With the return of deadly California wildfires, the devastating effects of fire have been on the forefront of many people’s minds. 2020 has already become the largest wildfire season in California’s recorded history, with over 4 million acres of land burned as of October 4th, and fires still raging. Given that fire is such a hot topic at the moment, let’s take some time to review some of the primary concerns specific to wildfires, broader fire concerns as they relate to living in a manufactured home, and some preparation and safety precautions you can take now and in the future.
Beyond the obvious safety issues of fires – physical danger, property damage, visibility concerns – fires also pose a public health risk. Particulate matter (tiny particles) in wildfire smoke can contain harmful substances, including those that cause cancer. Because the particles are so small, a fraction of the diameter of human hair, some can enter the lungs and even bloodstream. There is well-documented scientific evidence linking particulates to negative health effects for the heart and lung. Even brief periods of smoke exposure can put you at risk for future disease and aggravate existing conditions.
The amount of smoke and particulates near you can fluctuate on a daily basis, so it is good practice to monitor the Air Quality Index. You can get real time updates online from the U.S. Forest Service Wildland Fire Air Quality Response Program or the AirNow Fire and Smoke Map. For a mobile friendly version, check out California’s BreatheWell site. You can also check with your local air district for more information; contact information for California air districts can be found in the list here.
Protecting Yourself from Smoke
– Check air quality
– Close doors and windows
– Run AC on recirculate
– Use a certified air filter
– Avoid vacuuming, frying food, or using gas appliances, which add to indoor pollution
– Wear a mask inside if needed
Fire and Manufactured Housing
An unfortunate fact about living in a manufactured home is that you may be at greater risk if you have a fire. In 1976, the Department of Housing and Urban Development established more restrictive standards for safety and construction. Homes manufactured before 1976 were not required to meet those guidelines and are more likely to have been built with more flammable materials and have fewer exits in the event of a fire. Thankfully, a 2007-2011 study by the National Fire Protection Association found that mobile homes built after 1976 had a rate of fire deaths 57% lower than those built before HUD’s standards.
A scary reality is that fire’s destructive power is incredibly fast. A small flame can morph into a raging fire in minutes, and the nature of manufactured homes may also put them at greater risk for structural damage faster than a site-built home. Fires have been known to fully engulf a mobile home in under 15 minutes. Knowing this, it is extremely important to be prepared in the event of a fire and practice fire safety in your day to day life.
Fire Safety and Preparation
Be Prepared to Evacuate
This is especially important with the current prevalence of wildfires, but knowing what to do before you have to evacuate due to fire can help save you time and help you keep calm. Understand that if you are advised to evacuate, you should do so immediately. Taking time after an evacuation order to pack up your most treasured belongings could cost you your life. Below are some steps you can take to prepare for the possibility of evacuation.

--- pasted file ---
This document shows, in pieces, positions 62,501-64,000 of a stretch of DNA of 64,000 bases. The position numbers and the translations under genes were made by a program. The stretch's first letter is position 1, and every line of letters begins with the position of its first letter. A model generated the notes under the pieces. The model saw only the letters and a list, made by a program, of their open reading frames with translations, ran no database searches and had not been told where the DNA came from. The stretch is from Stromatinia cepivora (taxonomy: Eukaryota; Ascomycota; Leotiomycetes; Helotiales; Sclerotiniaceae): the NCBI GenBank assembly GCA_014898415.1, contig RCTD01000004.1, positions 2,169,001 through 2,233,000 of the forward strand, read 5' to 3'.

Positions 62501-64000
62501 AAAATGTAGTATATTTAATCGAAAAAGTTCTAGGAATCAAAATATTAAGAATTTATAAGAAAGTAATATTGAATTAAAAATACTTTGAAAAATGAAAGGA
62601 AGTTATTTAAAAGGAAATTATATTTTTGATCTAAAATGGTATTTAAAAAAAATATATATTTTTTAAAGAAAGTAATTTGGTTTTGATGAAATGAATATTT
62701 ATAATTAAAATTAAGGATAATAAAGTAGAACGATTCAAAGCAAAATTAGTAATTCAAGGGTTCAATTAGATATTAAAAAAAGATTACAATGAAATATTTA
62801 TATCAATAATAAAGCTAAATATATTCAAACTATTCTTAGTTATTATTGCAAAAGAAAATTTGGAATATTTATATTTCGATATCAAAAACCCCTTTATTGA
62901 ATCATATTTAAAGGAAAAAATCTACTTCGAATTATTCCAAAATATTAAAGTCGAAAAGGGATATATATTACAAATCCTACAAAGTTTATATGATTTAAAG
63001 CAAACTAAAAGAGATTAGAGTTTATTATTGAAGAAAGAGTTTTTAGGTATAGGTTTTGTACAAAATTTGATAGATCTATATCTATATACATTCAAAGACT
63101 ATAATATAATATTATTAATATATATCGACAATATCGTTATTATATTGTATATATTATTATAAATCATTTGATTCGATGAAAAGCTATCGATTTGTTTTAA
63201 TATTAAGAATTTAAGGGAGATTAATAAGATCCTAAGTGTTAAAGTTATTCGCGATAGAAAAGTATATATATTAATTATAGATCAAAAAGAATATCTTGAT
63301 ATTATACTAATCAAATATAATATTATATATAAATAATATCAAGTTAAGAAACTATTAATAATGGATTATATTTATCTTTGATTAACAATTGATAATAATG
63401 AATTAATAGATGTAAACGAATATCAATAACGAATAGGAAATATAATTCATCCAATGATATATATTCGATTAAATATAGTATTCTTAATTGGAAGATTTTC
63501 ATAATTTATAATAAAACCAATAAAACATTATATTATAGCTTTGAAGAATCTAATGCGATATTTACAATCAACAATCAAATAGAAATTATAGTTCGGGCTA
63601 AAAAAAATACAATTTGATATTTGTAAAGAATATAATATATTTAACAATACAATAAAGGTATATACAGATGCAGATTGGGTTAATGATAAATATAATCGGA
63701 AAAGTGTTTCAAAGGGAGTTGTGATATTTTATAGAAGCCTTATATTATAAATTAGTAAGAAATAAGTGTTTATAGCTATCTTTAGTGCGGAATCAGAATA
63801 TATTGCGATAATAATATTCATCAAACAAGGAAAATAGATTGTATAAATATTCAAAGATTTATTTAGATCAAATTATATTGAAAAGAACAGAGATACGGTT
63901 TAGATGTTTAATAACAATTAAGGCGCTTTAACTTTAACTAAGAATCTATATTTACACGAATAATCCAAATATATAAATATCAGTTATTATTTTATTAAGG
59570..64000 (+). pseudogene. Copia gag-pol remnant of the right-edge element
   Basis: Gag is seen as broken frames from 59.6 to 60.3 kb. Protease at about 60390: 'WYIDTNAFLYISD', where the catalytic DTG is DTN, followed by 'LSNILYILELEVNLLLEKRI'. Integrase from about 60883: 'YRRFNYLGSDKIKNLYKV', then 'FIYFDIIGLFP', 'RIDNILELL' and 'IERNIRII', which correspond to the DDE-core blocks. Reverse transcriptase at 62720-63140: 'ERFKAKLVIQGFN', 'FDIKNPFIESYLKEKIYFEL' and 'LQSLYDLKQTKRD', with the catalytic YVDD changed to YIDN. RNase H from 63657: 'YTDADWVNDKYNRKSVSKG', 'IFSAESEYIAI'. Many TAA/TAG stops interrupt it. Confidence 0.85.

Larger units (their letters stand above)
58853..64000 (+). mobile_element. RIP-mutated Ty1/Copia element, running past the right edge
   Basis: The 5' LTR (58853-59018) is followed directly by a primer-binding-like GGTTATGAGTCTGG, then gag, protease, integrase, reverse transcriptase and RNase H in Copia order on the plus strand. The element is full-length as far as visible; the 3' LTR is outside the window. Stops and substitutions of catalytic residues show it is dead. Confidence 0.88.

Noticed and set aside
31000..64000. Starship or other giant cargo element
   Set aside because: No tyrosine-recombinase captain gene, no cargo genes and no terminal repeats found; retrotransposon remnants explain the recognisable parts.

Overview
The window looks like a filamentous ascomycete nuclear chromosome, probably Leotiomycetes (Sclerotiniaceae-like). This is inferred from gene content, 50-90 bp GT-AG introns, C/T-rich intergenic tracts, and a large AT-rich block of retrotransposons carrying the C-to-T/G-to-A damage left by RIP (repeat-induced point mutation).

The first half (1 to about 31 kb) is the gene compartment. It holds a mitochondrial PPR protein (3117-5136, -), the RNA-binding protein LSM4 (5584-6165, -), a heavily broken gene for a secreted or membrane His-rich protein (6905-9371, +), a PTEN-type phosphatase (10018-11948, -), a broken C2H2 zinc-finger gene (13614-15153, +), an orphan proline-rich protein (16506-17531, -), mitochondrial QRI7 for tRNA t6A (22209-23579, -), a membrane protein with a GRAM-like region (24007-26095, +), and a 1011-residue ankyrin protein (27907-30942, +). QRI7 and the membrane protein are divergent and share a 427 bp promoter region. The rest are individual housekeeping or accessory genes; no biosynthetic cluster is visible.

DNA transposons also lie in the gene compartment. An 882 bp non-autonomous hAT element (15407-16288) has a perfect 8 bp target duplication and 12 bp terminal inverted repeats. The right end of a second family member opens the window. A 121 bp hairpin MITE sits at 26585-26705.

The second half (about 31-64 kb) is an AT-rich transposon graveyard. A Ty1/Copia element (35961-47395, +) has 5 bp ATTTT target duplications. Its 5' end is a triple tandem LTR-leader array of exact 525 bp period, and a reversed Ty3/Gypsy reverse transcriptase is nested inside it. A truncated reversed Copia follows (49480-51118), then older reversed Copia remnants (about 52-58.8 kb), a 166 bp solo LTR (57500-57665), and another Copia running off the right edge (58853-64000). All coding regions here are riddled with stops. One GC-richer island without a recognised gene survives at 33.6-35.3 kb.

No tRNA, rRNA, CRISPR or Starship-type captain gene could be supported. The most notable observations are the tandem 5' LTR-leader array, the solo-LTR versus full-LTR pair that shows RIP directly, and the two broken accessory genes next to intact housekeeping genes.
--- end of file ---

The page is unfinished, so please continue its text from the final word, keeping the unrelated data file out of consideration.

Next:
Regularly tune in to your local news and/or radio for the most up-to-date information about the fires near you.
Know your exits. Map out multiple escape routes before you need them. Check that you are able to easily open windows and remove screens. Practice your routes with your family.
Have a Go Kit ready. Prepare a disaster supply kit with necessities for you, other members of your household, and any pets. A helpful list of what to include in your kit can be found here.
Precautions to Take Now
Make sure you have fire insurance for your home. While it is an unpleasant thing to think about, there is always a possibility that you may lose your home and belongings to a fire. It is worth considering insuring your home against fire and for the full replacement value. Keep in mind that it will likely cost more than the original value of your home to replace it, plus the cost of new furniture, appliances, and other belongings.
Install smoke detectors. Have one on every level of your home. Test them monthly. Change the batteries yearly. Change the detectors every 10 years.
Purchase fire extinguishers. Get a fire extinguisher appropriate for your home, as there are different types for different kinds of fire. Learn how to use one properly from your local fire department.
General Safety and Fire Risk Reduction
Avoid overloading outlets or extension cords. Limit the number of appliances and devices plugged into outlets and surge protectors.
Periodically check electrical wiring. Look for exposed or fraying wires. Dark marks on electrical outlets could be an indicator of electrical issues.
Use items like space heaters and candles under supervision and for short periods of time. Be sure to keep them away from flammable items.
Maintain and keep heat sources clean. Dust accumulated on heat strips could ignite when you turn on the heat for the first time in the season.